While only .8% of returns get audited, it’s a common fear. How you structure your business can be a big factor in the process.

For example, the most prevalent form of legal entity for a small business today is the Limited Liability Company (LLC). In doing your taxes, you will be filing a Schedule C Sole proprietor tax return, assuming the LLC is owned by a single individual. This is the most common type of return that gets audited. To reduce your exposure, consider operating as a corporation. In this way, you receive a W-2 at the end of the year, and the business files its’ own tax returns.

The IRS has gotten pretty good at selecting which returns to audit, since around 85% of the audits result in the taxpayer owing additional taxes.


So what are the other points that the audit focuses on? Below are some selected audit rates:

  • Earned Income Tax Credit (EITC) – EITC is known to be an area of high taxpayer fraud so these returns are often subject of high audit rates. Out of all the returns audited, 538,562 (34.6%) were chosen on the basis of a claim of earned income tax credit.


The following figures apply to non-EITC returns which includes these schedules:

  • Individual Returns without a Schedule C, E, F, 2106 –0.4%
  • Individual Returns with a Schedule E or 2106 – 1.0%
  • Individual Returns with a Schedule C – Which are organzied by size of gross receipts reported on the return:

Under $25,000 – 1.0%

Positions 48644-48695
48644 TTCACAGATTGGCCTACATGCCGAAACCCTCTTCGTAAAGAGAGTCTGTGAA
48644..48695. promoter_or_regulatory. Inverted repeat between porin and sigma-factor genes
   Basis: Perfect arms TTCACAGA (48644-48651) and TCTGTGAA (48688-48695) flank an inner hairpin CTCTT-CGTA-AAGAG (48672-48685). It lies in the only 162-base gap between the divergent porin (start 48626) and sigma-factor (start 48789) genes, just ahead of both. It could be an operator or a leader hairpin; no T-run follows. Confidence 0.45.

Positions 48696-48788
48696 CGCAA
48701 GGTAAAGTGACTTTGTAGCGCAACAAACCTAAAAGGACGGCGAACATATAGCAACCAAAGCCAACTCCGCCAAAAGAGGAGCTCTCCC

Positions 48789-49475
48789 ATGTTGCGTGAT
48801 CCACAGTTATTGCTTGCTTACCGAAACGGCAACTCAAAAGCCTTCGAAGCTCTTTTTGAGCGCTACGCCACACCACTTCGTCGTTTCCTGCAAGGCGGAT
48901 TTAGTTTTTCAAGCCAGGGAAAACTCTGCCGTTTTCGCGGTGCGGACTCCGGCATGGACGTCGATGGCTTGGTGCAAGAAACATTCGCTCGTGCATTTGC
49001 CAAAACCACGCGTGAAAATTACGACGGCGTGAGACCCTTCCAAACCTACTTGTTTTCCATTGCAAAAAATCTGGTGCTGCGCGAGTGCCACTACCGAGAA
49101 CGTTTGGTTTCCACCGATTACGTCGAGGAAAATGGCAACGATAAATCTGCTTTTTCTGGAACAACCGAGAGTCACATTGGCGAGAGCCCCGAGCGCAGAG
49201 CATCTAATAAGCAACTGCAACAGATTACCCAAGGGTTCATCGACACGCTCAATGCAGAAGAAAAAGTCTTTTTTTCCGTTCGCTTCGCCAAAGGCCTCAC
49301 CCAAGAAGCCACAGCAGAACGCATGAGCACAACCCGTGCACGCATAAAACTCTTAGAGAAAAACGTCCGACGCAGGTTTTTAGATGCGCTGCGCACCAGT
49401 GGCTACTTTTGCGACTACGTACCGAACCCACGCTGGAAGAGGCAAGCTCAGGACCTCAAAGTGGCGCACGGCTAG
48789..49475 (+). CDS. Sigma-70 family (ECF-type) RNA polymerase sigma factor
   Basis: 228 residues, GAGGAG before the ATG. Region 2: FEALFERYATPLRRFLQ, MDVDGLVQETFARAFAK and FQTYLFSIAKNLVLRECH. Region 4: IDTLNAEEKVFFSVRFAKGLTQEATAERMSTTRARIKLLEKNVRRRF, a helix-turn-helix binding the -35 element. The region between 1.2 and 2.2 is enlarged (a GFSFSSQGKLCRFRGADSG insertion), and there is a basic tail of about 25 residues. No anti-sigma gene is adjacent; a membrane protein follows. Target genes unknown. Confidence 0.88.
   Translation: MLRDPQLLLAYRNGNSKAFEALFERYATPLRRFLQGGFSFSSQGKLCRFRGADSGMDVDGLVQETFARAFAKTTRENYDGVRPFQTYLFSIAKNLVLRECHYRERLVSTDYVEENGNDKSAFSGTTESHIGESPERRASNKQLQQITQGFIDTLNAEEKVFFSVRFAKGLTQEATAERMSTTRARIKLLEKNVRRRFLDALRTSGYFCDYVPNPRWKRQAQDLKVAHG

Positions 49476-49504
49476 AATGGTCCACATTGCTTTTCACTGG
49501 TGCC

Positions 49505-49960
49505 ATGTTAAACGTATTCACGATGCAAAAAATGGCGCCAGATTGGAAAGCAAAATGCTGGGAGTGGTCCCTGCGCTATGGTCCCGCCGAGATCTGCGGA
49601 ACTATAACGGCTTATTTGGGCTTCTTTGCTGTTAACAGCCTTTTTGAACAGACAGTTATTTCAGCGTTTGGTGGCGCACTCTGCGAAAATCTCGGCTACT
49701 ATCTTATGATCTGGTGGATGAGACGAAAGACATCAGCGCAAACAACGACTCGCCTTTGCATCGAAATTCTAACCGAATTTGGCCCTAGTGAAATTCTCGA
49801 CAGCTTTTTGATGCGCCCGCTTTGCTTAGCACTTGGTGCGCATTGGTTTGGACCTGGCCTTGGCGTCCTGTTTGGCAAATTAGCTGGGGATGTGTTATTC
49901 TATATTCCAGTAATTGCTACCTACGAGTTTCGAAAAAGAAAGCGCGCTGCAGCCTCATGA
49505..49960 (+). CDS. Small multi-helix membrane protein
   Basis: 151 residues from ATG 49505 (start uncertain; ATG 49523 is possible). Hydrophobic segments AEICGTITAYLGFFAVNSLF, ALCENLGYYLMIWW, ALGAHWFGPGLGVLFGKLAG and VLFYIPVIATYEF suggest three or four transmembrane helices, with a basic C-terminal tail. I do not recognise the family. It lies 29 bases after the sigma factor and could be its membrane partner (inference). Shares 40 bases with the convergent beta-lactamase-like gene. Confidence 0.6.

$25,000 to $100,000 – 2.3%

$100,000 to $200,000 – 3.0%

$200,000 or more – 2.7%


The IRS also has a tendency to choose their audits based on higher-income returns, as shown by the following figures based on total positive income (TPI):

  • Non-business returns with a TPI of at least $200,000 and under $1 million – 2.5%\
  • Business returns with a TPI of at least $200,000 and under $1 million – 3.2%
  • All returns with a TPI of $1 million or more – 10.8%


For returns other than individual returns, the audit rates by type were as follows:

  • Estate and trust income tax returns – 0.1%
  • Corporations with less than $10 million of assets – 1.0%
  • Corporations with $10 million or more of assets – 15.8%
  • S corporations – 0.4%
  • Partnerships – 0.4%
  • Estate tax returns – 11.6%
  • Gift tax returns – 1.1%


Due to the IRS’s high success rate for audit programs, it’s not advised for a taxpayer to represent themselves during an audit. This is better left to those with a firm understanding of the audit process and are able to address any potential issues that may arise. So, if you find yourself facing an audit, contact our offices in Joplin, MO and our team of Certified Public Accountants will work with you to make sure you have what you need.